On the back of yesterday's Cyprus-inspired losses, stocks opened slightly higher this morning, with the S&P 500 (SNPINDEX:^GSPC) and the narrower, price-weighted Dow Jones Industrial Average (DJINDICES:^DJI) up 0.23% and 0.32%, respectively, at 10:15 a.m. EST.

Dividends pay off
Yesterday's Cypriot flu roiled global markets with a bout of "risk on," but at least one group was less volatile than the broad market: high-quality dividend shares. In fact, this group has been beating the market this year -- in some cases (depending on how you select your dividend payers) by a wide margin.

The following chart shows the year-to-date performance of three dividend-focused ETFs -- the First Trust Morningstar Dividend Leaders Index Fund, the SPDR S&P Dividend ETF (NYSEMKT:SDY), and the Vanguard Dividend Appreciation ETF (NYSEMKT:VIG) -- relative to that of the S&P 500:

FDL Chart

FDL data by YCharts.

All three ETFs are beating the market. Furthermore, it's the stalwart dividend engines -- those with the longest, most consistent track records of dividend increases -- that have posted the greatest margin of outperformance. (Incidentally, the ranking of performance is the same over the past 12 months.)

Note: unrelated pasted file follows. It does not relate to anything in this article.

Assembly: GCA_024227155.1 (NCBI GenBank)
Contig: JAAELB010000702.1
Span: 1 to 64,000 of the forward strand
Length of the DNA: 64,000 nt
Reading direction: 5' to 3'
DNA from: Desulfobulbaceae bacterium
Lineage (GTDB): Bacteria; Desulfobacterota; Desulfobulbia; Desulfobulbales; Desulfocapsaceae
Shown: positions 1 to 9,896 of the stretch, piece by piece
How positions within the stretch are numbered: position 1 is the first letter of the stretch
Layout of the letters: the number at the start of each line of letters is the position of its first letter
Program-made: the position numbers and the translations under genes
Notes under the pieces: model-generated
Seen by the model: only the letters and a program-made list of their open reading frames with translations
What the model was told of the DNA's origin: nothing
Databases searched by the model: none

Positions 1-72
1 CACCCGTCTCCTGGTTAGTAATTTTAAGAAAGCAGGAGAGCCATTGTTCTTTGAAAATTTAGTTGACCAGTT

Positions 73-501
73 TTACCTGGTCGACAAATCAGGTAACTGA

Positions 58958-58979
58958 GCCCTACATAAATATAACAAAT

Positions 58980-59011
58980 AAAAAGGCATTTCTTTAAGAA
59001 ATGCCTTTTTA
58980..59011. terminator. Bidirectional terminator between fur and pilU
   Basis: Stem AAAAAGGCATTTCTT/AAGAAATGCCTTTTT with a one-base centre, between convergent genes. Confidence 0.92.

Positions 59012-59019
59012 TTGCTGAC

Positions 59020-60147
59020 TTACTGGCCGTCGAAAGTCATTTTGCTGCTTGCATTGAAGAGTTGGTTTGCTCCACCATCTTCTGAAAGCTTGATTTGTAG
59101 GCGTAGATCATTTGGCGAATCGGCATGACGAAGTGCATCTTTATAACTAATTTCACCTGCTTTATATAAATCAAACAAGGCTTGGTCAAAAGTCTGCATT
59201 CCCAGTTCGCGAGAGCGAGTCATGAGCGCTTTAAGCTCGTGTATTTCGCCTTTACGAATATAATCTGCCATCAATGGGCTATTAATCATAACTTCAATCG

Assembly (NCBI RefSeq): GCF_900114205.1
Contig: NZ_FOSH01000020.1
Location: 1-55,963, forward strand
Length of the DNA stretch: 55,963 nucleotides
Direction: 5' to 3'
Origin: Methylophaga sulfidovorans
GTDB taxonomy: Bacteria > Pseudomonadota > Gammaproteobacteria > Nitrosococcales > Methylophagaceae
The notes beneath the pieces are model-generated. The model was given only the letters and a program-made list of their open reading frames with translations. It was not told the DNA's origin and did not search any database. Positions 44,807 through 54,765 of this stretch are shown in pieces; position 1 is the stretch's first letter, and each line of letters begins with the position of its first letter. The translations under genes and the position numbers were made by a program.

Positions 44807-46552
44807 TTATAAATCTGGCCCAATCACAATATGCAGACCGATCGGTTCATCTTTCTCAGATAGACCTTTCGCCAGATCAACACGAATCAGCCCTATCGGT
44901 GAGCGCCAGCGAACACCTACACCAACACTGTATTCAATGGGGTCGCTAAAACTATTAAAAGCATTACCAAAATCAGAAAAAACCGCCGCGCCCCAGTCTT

Indeed, the SPDR S&P Dividend ETF tracks the S&P High Yield Dividend Aristocrats index, which contains companies drawn from the S&P 1500 that that have raised dividends annually over a minimum 20-year period -- a remarkable achievement. Surprisingly, only two of the SPDR ETF's top 10 holdings are Dow components: AT&T and Johnson & Johnson.

That ought to be a lesson to cash-heavy technology companies -- most prominent among them Apple (NASDAQ:AAPL). While it will be long time before the maker of the iPad can be considered for inclusion in the Dividend Aristocrats Index (Apple declared its first dividend in 16 years in 2012), a healthy increase in its dividend could endear it to shareholders both old and new and help reverse the negative sentiment that has brutalized the shares since last September. At 2.4%, Apple's dividend yield is already above that of the S&P 500, but it can do better yet, which would give it more price-appreciation potential for it to square the two yields.

Fool contributor Alex Dumortier, CFA has no position in any stocks mentioned; you can follow him on LinkedIn. The Motley Fool recommends Apple. The Motley Fool owns shares of Apple. Try any of our Foolish newsletter services free for 30 days. We Fools may not all hold the same opinions, but we all believe that considering a diverse range of insights makes us better investors. The Motley Fool has a disclosure policy.